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Oregon Offensive Player(s) to Watch: QB Vernon Adams, Jr. and RB Royce Freeman

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How does Oregon's offensive duo stack up against the Frogs? And more importantly: How do we beat them?

Scott Olmos-USA TODAY Sports

When I took on this article, I admit I had to ask the FOW team who they thought deserved the title "Offensive Player to Watch".  Two names came back from Oregon Connoisseur Travis (HToadSwayze) and Melissa (the ever-fabulous coachmelissa): Vernon Adams, Jr. and Royce Freeman.  While Coach seems to think Adams is the key player for the Quacks...uh, I mean Ducks...The Duck Connoisseur believes Freeman carries the team.  Not wanting to get in the middle of this battle, I'm choosing to write about both.  They're both talented players with great chemistry on the field, so let's take a look at how these two players came to be favorites in Oregon.

QB Vernon Adams, Jr.

Adams is a native of Pasadena, CA.  He played for Alemany High School and led them to a league title in 2010, which led to him being named the Serra League MVP.  He played for Eastern Washington for three years before transferring to Oregon this year.  In his time at EWU, he was 701 of 1,081 attempts for 10,438 yards passing and a 64.8% completion percentage.  He had 11 rushing TDs and 1,232 yards rushing.  He has a knack for long passes, which Swayze alluded to in his preview piece with some amazing videos of Adams.  At Eastern Washington, he had 42 passes at 40+ yards, 26 of which ended in touchdowns.  It's no wonder he caught Oregon's eye and won the starting position after Marcus Mariota's departure.

Adams started his season with the Ducks against his former team, posting 246 yards and 2 TDs against EWU and leading the team to a 61-42 win.  While the game ended with a decent margin of victory, Oregon's defense left fans a little concerned for the future (which seems appropriate now looking back at the season).  While Adams was hailed for his first game, he was hated after the second game of the season against Michigan State.  After overthrowing a pass just short of the endzone with 1:30 left in the 4th quarter and the Ducks down by 3, Duck fans were close to kicking Adams out of the pond.  Mind you, Adams was battling a broken finger at the time, but apparently Ducks are like Honey Badgers; €”they don't care.  Adams didn't play in game 3 of the season against Georgia State, which was a good call, considering it was an easy 61-28 victory for Oregon.  Then came Utah.  While Adams was still recovering from a broken finger (which I imagine is sort of important for a QB), he left the game before halftime.  And it wasn't just because of his finger, either.  He went 2 for 7 for a measly 26 yards and 1 touchdown.  And my favorite stat of the game: he had 6 carries for 5 yards, the longest of which was 6 yards.  Yeeeeaaaaah...I'm not very good at math, but even I know those numbers are really bad.  The Ducks lost 62-20.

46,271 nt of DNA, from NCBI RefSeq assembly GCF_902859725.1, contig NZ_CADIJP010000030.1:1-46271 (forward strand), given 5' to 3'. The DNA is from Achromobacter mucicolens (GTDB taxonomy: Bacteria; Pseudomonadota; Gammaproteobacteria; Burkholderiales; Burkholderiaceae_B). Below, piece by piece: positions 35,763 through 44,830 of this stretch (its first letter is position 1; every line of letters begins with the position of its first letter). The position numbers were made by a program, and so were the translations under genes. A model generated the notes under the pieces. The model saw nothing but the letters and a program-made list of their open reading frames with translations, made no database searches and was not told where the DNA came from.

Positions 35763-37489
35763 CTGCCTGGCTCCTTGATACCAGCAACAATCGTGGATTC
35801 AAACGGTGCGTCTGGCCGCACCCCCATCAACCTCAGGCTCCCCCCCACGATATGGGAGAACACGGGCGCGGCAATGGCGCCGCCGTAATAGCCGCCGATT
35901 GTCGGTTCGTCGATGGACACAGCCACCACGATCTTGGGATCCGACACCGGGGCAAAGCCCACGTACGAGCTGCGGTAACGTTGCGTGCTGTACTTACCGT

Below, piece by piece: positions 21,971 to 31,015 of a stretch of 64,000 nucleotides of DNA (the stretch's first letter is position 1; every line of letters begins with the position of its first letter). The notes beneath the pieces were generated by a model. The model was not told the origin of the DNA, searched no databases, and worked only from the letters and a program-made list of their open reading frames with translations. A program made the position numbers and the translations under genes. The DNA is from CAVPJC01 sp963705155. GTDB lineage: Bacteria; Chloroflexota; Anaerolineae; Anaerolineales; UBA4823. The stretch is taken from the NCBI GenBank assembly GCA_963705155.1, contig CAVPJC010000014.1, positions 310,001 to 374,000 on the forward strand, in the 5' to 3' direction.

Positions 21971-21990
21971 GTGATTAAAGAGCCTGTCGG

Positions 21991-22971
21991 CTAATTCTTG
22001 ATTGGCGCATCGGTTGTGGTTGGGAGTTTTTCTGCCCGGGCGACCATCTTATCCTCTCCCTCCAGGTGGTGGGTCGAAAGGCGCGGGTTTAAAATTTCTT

It's safe to say, though, that Adams bounced back in the last half of the season.  He even pretended to be Boykin by doing some cool flips into the endzone, though they weren't nearly as graceful*.  In 9 games this season, Adams went 155 of 240 for 2,446 yards, 25 TDs, and 6 INTs.  That means his passing accuracy was 64.6%, a slight improvement over his 3 years at Eastern Washington and making him #1 in terms of efficiency in the nation.  His longest pass came against USC this season at 52 yards, with a personal best of 407 yards passing in that same game.   After the Bowl game, he'll head to St. Petersburg, FL for the East-West Shrine Game on January 23, where he's hoping to catch the eye of NFL scouts and earn an invite to the combine.  It'll be up to our defense to keep scouts' eyes on Boykin instead.  Clearly, Adams can pass.  So the Frogs will need to force him to run.  His career best rushing yards came against Eastern Washington this season, with 14 carries for 94 yards, which isn't bad by any means.  But he's clearly more comfortable passing.  He has 79  rushing attempts for 155 yards and 2 TDs on the season, his longest being 24.  By comparison, Trevone Boykin had 123 rushing attempts for 612 yards and 9 TDs this season, his longest being 69 yards. If the Frog secondary has a bad game,  those long passes by Adams could add up to trouble for TCU real quick.